GCN INTERVIEW | Stephen Colgate, Justice's IT beat cop

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Colgate, assistant attorney general for administration, is responsible for
Justice administration and management, including financial management, human resources,
information technology, facilities and security.


During two decades of government service, Colgate has worked his way up the management
ladder. At Justice, he has been executive officer in the Civil Rights Division and
assistant director of the budget staff. Before coming to Justice, he worked at the
Treasury Department as director of finance and at the Federal Emergency Management Agency
as a budget officer.


Colgate has a bachelor’s degree from the University of Arizona and a master’s
from American University. He has received the Attorney General’s Distinguished
Service Award and the Meritorious Executive and Distinguished Executive Presidential Rank
awards.


GCN staff writer Merry Mayer interviewed Colgate at his office at Justice headquarters.


GCN: What are the big
technology projects on the horizon at the Justice Department?


COLGATE: We have to break it down between state and local and federal information
technology projects.


There is going to be a significant emphasis on technology in the fiscal 2000 budget in
the state and local assistance area. We are trying to leverage the investment we made in
hiring 100,000 community police officers.


What we want to do in the 2000 budget—because in 1999 we will have funded 100,000
cops—is shift our emphasis to provide technology to the criminal justice community to
act as a leverage or force multiplier for the investments in personnel.


So you will see in this 2000 budget $350 million in all-new funding for state and local
crimefighting assistance: $100 million will be for crime analysis technology programs,
$125 million for improved public safety communications and an additional $125 million for
crime-solving technology. This will be all new funding.


There is sort of an overlay to what is being done on the federal side. In July, we will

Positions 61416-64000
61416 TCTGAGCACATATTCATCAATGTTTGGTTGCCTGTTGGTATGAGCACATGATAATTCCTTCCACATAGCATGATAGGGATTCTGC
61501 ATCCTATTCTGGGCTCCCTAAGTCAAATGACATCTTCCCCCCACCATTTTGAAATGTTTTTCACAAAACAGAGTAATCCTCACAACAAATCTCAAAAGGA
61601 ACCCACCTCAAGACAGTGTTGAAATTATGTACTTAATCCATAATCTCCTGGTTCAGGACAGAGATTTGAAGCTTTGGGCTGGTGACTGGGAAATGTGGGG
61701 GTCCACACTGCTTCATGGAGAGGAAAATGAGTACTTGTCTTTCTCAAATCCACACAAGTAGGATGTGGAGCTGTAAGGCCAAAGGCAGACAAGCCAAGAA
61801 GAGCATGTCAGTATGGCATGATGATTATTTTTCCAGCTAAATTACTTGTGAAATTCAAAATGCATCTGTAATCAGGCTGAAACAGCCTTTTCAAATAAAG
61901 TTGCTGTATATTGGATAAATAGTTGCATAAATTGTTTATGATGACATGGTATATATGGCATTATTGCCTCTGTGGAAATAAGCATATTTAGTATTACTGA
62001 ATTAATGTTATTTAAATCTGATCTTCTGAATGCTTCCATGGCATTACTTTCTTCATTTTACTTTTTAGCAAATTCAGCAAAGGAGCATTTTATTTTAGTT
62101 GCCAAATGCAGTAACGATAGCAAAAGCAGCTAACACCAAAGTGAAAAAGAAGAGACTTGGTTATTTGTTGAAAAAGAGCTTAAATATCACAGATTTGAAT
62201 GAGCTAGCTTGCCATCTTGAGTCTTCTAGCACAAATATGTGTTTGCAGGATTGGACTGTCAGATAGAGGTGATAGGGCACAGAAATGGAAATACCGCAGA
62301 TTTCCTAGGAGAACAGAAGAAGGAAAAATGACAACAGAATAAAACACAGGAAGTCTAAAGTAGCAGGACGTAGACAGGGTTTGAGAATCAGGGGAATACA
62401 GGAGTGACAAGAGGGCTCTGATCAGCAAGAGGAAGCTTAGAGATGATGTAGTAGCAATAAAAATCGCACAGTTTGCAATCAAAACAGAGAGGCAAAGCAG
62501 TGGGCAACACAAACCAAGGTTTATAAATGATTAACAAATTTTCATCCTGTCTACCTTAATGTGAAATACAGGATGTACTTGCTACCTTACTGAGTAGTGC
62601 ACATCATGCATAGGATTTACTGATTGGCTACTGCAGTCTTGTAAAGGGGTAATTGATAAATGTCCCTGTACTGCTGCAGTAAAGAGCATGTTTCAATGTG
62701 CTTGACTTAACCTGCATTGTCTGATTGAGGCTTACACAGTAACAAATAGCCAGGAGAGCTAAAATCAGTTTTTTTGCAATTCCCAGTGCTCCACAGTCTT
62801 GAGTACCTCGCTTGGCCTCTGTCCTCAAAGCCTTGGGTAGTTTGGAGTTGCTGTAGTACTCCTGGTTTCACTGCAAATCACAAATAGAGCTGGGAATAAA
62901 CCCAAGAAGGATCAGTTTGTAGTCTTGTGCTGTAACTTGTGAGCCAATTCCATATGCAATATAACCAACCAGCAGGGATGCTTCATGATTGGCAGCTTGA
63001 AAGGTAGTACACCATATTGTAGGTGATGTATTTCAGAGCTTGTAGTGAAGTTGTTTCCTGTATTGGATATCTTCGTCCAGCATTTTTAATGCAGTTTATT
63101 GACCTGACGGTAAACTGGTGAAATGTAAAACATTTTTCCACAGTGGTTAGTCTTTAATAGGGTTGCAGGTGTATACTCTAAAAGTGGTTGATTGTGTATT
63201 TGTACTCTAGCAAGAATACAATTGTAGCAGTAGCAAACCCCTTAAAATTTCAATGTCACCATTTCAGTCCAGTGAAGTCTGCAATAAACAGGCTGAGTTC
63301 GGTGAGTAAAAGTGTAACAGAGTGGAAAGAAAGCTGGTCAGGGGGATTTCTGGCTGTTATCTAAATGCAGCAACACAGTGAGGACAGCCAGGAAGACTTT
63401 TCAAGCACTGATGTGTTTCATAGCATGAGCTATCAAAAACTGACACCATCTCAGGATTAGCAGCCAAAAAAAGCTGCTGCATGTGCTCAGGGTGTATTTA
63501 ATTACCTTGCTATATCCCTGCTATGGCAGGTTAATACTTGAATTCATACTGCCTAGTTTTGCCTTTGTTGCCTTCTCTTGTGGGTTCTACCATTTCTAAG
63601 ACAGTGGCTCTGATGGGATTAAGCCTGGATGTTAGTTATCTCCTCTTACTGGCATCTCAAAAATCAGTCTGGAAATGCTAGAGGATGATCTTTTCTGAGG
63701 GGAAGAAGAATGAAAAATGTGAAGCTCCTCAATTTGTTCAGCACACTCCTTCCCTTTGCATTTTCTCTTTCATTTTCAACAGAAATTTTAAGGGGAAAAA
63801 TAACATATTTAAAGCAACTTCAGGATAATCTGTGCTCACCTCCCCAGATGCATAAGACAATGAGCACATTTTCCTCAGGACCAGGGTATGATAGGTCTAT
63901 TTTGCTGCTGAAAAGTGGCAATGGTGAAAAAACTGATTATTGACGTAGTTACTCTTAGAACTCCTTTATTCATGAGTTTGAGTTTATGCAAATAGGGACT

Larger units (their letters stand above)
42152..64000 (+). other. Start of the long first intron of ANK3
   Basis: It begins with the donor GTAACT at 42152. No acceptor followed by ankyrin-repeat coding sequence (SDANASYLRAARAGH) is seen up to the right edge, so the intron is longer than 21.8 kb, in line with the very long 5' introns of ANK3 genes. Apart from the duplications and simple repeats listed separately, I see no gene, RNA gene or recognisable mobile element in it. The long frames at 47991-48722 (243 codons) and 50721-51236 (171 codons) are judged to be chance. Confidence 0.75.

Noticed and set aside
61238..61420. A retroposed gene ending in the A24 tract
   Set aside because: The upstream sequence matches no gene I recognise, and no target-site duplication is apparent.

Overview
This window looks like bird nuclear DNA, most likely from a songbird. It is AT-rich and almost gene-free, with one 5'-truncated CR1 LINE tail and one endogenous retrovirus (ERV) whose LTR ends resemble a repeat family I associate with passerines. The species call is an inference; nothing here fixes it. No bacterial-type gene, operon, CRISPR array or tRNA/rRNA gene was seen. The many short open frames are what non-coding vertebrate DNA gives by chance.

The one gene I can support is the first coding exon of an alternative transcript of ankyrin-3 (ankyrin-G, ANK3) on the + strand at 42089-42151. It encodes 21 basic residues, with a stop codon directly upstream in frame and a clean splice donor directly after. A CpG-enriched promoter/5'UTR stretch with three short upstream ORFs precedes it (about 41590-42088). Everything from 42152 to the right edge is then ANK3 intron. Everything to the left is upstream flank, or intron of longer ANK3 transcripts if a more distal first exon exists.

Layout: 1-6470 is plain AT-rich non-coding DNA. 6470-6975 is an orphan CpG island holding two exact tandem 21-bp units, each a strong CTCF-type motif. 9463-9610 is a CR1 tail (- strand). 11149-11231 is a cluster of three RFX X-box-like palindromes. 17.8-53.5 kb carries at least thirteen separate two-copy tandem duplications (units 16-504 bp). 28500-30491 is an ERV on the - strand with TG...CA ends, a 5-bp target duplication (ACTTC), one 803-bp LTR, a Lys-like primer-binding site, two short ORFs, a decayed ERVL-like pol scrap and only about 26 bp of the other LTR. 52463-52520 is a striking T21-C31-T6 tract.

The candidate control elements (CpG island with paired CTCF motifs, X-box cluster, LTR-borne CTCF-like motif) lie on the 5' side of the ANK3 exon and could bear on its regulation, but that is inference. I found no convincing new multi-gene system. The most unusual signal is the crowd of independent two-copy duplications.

be deploying the National Crime Information Center 2000 system and the Integrated
Automated Fingerprint Identification System.


NCIC 2000 deals with new abilities to track criminal histories one to one. IAFIS allows
almost instantaneous response on fingerprints and criminal history information.


The notion is that now we will have these federal tools available to state and local
officers who want to beef up their capability to use these tools.


So there is a major effort to use technology as a way to continue to drive down the
crime rate.


On the federal side, the 2000 budget will continue the buildup of technology on a lot
of different fronts. We will continue the FBI’s Information Sharing Initiative, which
is really the backbone for bringing the FBI into the 21st century.


We will provide additional funding for the deployment of the Drug Enforcement
Administration’s Firebird and Merlin to give their agents more modern tools.


We have a $50 million initiative at the Border Patrol to infuse technology. It’s a
sort of a forced leveraging situation where we will introduce the use of more sensors and
mapping technologies to really improve the effectiveness of the Border Patrol.


Another $120 million for counterterrorism and cybercrimes initiatives will improve the
tools and capabilities for our FBI agents in dealing with high-tech law enforcement
issues.


Also there will be a major emphasis on improving our prosecutorial capabilities by
increasing the number of U.S. attorneys who will be dealing with cybercrime issues. Those
attorneys have to have an appreciation for the technology and have to have the technology
tools to be effective.


GCN: Are there any
plans to standardize Justice systems throughout the department’s agencies?


COLGATE: We will deploy this summer the Justice Communications Network, what we call
JCN. I believe this summer we will have it up and running at 32 major nodes


so we will be moving to a single communications network.